It can even show the track of the cook. Like this shoulder cooked in the Shed’s cooker at Q in the Lou:
That shoulder is on an Ole’ Hickory Pit which has a massive rotisserie inside. Because it’s wireless, it can keep going round and round and round inside that chamber all the while reporting back the exact temp:
Let’s back up a little and talk about that reverse seared beef tenderloin I did with the beurre blanc sauce. When it hit 110 degrees it told me it was done:
I threw it onto a 700 degree grill. Did the Meater flinch at that heat? Nope:
I seared that beef tenderloin all the way around and the Meater didn’t have any problem with the heat. It told me when it was 125:
And here is that bad boy seared all the way around:
Check out the beef tenderloin sliced with some beurre blanc sauce poured over the top:
When done, pop it back into the base to recharge:
The base is powered by a AA battery. I don’t know the exact battery life of a fully charged Meater, but I can tell you that I put a brisket on my smoker at 11:00 pm one night at 180 degrees. The next day at 9:00 am, I checked the brisket and it was sitting at 160 and the Meater was still going strong. I wrapped the brisket in peach butcher paper and cranked up the heat. Around 11:00 am, it was done. So for 12 full hours the Meater did not need a charge. And another advantage of the wireless probe? I was able to wrap the brisket without having to take the probe out because I didn’t have to worry about a wire running back to a base.
While it is a great device, it does have a couple issues. The thickness is one. I’ve heard competition guys complain it messes with the presentation with such a large hole. Also, there is a logistical issue with how far it has to be inserted into the meat to function properly. See this line about halfway down the unit:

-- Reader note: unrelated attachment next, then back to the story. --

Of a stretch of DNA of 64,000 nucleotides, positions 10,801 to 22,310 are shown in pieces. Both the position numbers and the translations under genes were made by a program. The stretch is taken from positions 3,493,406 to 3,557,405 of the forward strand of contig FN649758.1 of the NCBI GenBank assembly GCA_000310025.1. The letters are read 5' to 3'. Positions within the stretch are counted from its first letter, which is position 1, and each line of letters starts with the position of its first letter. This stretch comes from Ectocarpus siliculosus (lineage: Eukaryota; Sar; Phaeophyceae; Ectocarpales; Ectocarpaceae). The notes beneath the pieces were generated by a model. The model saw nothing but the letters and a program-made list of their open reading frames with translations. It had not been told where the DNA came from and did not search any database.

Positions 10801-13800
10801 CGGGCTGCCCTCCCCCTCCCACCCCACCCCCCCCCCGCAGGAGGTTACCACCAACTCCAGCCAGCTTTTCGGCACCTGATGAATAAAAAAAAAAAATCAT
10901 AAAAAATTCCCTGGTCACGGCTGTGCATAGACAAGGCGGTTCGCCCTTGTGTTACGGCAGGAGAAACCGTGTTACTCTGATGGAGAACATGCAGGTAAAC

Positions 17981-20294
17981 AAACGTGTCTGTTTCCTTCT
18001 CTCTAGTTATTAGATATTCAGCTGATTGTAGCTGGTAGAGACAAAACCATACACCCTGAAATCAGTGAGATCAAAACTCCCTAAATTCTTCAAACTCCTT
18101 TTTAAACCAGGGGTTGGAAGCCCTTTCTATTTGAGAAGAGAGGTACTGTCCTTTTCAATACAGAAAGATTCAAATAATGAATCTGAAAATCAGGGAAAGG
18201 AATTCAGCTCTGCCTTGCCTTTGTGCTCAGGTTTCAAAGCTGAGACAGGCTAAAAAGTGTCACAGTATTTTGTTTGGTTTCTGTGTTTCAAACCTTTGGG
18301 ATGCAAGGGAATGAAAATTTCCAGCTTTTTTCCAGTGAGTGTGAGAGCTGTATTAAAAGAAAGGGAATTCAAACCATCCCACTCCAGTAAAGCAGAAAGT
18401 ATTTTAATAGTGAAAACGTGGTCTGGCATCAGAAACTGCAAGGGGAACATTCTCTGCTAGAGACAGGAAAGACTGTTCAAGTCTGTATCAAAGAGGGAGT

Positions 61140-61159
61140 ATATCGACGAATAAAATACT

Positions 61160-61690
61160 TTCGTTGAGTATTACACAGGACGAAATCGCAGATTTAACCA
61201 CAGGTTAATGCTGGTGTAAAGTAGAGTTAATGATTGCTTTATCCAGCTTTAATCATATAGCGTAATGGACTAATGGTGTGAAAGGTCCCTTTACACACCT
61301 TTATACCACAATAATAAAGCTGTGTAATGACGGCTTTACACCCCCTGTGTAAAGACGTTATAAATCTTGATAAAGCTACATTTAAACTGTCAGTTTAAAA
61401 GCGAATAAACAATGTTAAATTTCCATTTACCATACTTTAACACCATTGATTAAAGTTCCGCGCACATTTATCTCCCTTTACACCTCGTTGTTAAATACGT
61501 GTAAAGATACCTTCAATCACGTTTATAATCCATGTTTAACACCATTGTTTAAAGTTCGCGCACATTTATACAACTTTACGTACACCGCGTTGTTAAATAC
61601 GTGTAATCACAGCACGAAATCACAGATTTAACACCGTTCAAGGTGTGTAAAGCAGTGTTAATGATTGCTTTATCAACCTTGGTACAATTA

That’s how far the probe has to be inserted into the meat. So for a chicken, you have to insert it down the breast from the top, not straight in from in front of the bird. It made it a little difficult to get it into the middle of that long beef tenderloin as I couldn’t go into the middle from the side. I had to go in from the end which didn’t put the probe right in the middle of the meat. The reading is still really, really close, so that’s not a big deal to me either.
The biggest issue is the range of this unit. It only has a 15-20 foot range. Walk inside and the cell phone loses the signal from the probe. It picks right back up when back outside, but you have to go back out to get a reading. There are a couple work arounds to this. One way to increase the range is to use the free Meater Link feature built in the app. You can turn Meater into a WiFi meat thermometer with a second smart phone (or tablet). They are also working on Meater Block that will have WiFi connectivity, set to release in 2018. I know it sounds like a huge hassle, but it’s not. All I had to do was download the app and connect the two phones via the app. Basically 2 extra steps. That will come in handy in the winter when I’m smoking a brisket in 20 degree temps. Particularly when the device tells me exactly when that brisket will be done despite the cold cold weather!
If you have any questions or comments, feel free to leave them below or shoot me an email.
Meater compensated me for this review, but as you know, I don’t do reviews of products I don’t like. I couldn’t take someone’s money and then trash their product. I simply decline the work. And I’ve done that more than once so be careful. There are some crappy products out there. In fact, the people behind Meater wanted me to fall in love with it before we ever talked about a paid review. As soon as the Meater told me that I was going to serve dinner late, AGAIN, I fell in love which was the very first time I used it. No more grumbling party guests. No more making excuses because the food took too long. No more chopped rather than pulled pork because I had to pull the shoulder early. Considering I have to take pictures of every step of my most of my cooks, I already have enough that slows down my cooking process. Particularly when I take on average 1,000 pics per post. Anything that helps me be on time, I’m all over it!